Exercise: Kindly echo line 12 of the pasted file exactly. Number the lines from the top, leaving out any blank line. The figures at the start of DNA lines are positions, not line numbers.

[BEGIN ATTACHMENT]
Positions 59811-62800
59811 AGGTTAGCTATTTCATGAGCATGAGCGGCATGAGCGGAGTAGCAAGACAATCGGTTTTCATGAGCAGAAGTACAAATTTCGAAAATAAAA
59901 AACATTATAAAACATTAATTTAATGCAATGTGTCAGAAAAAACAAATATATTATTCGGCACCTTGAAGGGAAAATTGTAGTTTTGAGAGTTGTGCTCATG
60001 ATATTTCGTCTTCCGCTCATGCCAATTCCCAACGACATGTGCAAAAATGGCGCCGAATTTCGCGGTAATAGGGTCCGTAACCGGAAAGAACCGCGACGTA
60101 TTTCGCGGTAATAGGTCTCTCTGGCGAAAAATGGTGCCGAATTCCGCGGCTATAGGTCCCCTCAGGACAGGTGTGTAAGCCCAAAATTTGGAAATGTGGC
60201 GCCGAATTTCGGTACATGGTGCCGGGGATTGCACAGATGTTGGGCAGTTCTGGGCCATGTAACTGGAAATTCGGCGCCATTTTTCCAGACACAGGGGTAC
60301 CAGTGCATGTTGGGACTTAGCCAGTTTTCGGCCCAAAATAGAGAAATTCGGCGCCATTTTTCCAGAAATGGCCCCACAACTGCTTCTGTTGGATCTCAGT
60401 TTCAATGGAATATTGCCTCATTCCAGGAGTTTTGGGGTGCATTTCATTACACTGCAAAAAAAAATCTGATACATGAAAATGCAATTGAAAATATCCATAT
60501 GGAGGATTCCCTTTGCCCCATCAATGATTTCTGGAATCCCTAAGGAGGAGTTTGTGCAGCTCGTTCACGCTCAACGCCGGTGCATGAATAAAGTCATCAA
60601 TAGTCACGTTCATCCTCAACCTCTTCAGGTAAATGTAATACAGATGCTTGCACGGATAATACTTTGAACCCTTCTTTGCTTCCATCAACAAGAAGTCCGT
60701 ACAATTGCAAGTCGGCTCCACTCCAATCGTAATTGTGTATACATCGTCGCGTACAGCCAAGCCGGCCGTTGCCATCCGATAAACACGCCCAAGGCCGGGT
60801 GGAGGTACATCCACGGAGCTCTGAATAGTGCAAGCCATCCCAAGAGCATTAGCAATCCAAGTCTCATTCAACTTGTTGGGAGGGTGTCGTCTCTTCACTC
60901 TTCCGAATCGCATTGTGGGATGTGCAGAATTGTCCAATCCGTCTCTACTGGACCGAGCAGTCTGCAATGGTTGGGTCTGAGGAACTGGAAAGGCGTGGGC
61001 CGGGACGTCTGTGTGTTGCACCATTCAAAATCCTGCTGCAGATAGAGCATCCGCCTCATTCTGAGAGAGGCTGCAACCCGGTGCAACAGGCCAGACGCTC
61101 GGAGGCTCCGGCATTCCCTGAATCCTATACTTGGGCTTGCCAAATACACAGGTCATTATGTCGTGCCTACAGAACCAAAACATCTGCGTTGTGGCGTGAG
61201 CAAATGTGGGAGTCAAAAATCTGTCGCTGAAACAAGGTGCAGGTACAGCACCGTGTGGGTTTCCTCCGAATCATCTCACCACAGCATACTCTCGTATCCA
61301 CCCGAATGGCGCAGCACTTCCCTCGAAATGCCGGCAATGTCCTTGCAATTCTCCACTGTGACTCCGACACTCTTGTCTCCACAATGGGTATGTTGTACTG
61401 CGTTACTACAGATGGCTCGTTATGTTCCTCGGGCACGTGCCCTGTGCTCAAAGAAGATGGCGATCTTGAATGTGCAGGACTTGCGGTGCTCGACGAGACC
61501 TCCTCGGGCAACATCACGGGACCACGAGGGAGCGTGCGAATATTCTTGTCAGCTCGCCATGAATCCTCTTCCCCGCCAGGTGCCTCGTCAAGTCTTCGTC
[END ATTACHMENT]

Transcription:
60801 GGAGGTACATCCACGGAGCTCTGAATAGTGCAAGCCATCCCAAGAGCATTAGCAATCCAAGTCTCATTCAACTTGTTGGGAGGGTGTCGTCTCTTCACTC